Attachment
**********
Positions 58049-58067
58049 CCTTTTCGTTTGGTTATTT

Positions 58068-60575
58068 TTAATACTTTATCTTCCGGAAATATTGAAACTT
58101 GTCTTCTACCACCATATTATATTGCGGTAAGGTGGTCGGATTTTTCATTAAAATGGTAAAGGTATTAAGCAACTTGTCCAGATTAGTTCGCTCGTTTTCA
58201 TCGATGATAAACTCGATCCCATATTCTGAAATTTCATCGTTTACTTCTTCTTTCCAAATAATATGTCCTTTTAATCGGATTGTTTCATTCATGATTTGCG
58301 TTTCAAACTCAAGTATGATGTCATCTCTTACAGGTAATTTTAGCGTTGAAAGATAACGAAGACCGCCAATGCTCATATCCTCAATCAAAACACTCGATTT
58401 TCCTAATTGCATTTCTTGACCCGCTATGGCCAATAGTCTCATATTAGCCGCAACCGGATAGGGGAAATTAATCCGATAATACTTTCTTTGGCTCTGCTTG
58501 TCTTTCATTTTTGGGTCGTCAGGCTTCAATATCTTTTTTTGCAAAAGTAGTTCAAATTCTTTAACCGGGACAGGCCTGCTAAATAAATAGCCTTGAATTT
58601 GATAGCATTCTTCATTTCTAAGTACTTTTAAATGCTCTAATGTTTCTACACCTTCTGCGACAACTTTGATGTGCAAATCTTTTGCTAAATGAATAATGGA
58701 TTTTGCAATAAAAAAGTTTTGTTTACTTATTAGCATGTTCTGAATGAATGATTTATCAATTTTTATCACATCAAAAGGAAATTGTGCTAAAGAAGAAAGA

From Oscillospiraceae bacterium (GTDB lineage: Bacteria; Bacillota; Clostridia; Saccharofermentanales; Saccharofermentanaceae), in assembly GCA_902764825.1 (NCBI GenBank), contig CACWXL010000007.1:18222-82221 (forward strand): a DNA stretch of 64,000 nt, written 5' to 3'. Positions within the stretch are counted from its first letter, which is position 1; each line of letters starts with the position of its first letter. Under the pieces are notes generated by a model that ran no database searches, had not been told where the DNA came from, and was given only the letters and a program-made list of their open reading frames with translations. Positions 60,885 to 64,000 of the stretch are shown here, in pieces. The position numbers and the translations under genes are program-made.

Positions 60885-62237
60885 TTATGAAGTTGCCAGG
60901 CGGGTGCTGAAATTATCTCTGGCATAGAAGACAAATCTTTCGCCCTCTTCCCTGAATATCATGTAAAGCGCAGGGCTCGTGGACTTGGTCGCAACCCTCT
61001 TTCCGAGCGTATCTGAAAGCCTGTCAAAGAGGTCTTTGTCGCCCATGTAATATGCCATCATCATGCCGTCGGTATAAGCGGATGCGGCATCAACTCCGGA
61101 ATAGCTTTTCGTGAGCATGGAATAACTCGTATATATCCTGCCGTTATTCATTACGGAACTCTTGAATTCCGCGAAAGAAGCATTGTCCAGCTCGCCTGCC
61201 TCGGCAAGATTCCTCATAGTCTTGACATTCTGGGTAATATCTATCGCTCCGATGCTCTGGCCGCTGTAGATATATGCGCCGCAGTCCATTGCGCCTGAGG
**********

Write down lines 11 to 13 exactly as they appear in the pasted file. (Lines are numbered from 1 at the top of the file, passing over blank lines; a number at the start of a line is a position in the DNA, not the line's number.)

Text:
58701 TTTTGCAATAAAAAAGTTTTGTTTACTTATTAGCATGTTCTGAATGAATGATTTATCAATTTTTATCACATCAAAAGGAAATTGTGCTAAAGAAGAAAGA

From Oscillospiraceae bacterium (GTDB lineage: Bacteria; Bacillota; Clostridia; Saccharofermentanales; Saccharofermentanaceae), in assembly GCA_902764825.1 (NCBI GenBank), contig CACWXL010000007.1:18222-82221 (forward strand): a DNA stretch of 64,000 nt, written 5' to 3'. Positions within the stretch are counted from its first letter, which is position 1; each line of letters starts with the position of its first letter. Under the pieces are notes generated by a model that ran no database searches, had not been told where the DNA came from, and was given only the letters and a program-made list of their open reading frames with translations. Positions 60,885 to 64,000 of the stretch are shown here, in pieces. The position numbers and the translations under genes are program-made.

Positions 60885-62237